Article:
Why LaCroix Is Having A Moment (& How You Even Pronounce It)

Though there are all kinds of alcoholic drinks of the summer (none as good as a Negroni, sorry), this summer has seen the rise of a non-alcoholic summer beverage. LaCroix Sparkling Water has more or less shut the club down in terms of the hippest beverage to consume. The transition happened quietly, sometime in 2015, but has since exploded into prominence.

The former beverage of health-conscious Midwestern moms has become the go-to soda for the Brooklyn blogger set. The New York Times ran a piece about it. Vox hopped on board. The Awl, Time Out New York, and Thrillist ranked its flavors. While it seemed like LaCroix was gaining steam earlier this year, it's now become the must-have beverage everywhere.

There’s even a song about the carbonated water, by the rapper Rakeem. It’s, um...well, listen.


The beat kind of goes. And we have it stuck in our heads. Anyways. Here’s what you need to know about the beverage.

First, it’s pronounced “la croy.” We had personally been guilty of saying “la cwah,” which is either French-sounding or demented. Either one. LaCroix was invented 1981 and named for its birth city of La Crosse and the nearby St. Croix River.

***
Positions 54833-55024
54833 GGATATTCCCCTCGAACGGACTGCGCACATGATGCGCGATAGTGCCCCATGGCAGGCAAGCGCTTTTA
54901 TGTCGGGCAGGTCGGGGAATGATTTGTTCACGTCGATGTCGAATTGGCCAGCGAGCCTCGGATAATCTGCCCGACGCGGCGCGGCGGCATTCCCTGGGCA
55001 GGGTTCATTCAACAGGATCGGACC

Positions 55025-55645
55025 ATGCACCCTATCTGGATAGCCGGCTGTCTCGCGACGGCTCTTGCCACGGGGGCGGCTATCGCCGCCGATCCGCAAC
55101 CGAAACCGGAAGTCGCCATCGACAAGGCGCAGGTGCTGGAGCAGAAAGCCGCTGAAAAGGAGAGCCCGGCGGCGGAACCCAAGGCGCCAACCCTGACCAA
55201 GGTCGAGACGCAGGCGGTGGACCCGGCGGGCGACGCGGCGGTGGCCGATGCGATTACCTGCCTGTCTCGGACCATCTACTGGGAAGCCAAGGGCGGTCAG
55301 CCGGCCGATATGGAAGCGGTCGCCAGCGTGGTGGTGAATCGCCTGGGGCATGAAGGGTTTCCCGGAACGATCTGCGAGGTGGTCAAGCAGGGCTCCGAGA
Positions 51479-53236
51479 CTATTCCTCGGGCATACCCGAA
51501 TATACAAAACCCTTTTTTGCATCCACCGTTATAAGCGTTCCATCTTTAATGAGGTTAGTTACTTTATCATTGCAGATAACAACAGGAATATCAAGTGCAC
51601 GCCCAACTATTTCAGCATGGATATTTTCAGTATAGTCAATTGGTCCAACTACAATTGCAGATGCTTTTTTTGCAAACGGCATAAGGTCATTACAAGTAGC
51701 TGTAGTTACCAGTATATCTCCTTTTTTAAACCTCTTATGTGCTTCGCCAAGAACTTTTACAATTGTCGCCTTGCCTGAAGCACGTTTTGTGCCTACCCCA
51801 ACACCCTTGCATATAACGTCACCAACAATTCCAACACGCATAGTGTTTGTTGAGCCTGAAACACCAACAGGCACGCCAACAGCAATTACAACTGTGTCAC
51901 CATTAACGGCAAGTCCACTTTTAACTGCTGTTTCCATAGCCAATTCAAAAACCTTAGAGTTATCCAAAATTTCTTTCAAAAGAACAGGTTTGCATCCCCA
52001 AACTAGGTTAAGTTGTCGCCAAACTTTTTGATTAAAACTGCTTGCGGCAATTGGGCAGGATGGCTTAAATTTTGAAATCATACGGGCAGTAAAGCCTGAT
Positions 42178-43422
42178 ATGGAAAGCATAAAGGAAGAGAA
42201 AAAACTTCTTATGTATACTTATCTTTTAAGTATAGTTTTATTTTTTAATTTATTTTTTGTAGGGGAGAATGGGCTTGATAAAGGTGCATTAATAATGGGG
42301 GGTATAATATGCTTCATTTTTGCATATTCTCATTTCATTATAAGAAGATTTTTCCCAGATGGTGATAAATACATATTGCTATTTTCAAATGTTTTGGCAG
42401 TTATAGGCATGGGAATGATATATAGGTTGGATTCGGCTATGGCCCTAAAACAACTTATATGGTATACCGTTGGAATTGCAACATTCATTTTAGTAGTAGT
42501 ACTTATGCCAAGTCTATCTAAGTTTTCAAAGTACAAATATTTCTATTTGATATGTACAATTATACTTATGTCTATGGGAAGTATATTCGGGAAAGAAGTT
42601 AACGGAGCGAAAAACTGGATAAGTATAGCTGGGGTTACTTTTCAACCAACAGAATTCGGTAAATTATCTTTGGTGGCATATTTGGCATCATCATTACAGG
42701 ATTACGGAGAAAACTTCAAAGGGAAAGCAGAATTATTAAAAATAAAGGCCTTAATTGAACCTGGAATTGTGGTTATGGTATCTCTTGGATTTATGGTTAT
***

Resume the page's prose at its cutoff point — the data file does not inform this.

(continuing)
Second, it’s gaining popularity because of the decline of soda. As the drawbacks to drinking soda become more and more obvious, people looked for an alternative.

“LaCroix, a once-sleepy National Beverage Corp. regional brand, is afire with consumers nationwide because of what it doesn’t contain: calories, sweeteners, sodium or anything artificial. Its ingredients are just carbonated water and natural flavor,” the Wall Street Journal writes.

Beware fad foods, naturally.

Third, LaCroix is really cheap. And it’s everywhere. Look at these Whole Foods displays, with a special attention to the price. Broadly ran a whole photo series dedicated just to Brooklynites standing in front of the wall of beverages

Not bad for some not-bad-for-you flavor.

Fourth, LaCroix doesn’t advertise. This is sort of like how Pabst Blue Ribbon rose to national hipster prominence. People noticed that it sucked roughly 10% less than its cheapo competitors. And the fact that nobody saw tasteless ads for their tasty drink made it seem like a little bit of underground cool. As with PBR, so LaCroix.

Five, it looks cool. In 2010, National Beverage relaunched the can with '90s-style neon packaging that catches the eye. Really not much else to say. Color is good.

So that’s pretty much what you need to know. We’re sure that, now that it’s popular, we’ll find out how it’s slowly killing us. But until then, drink up.

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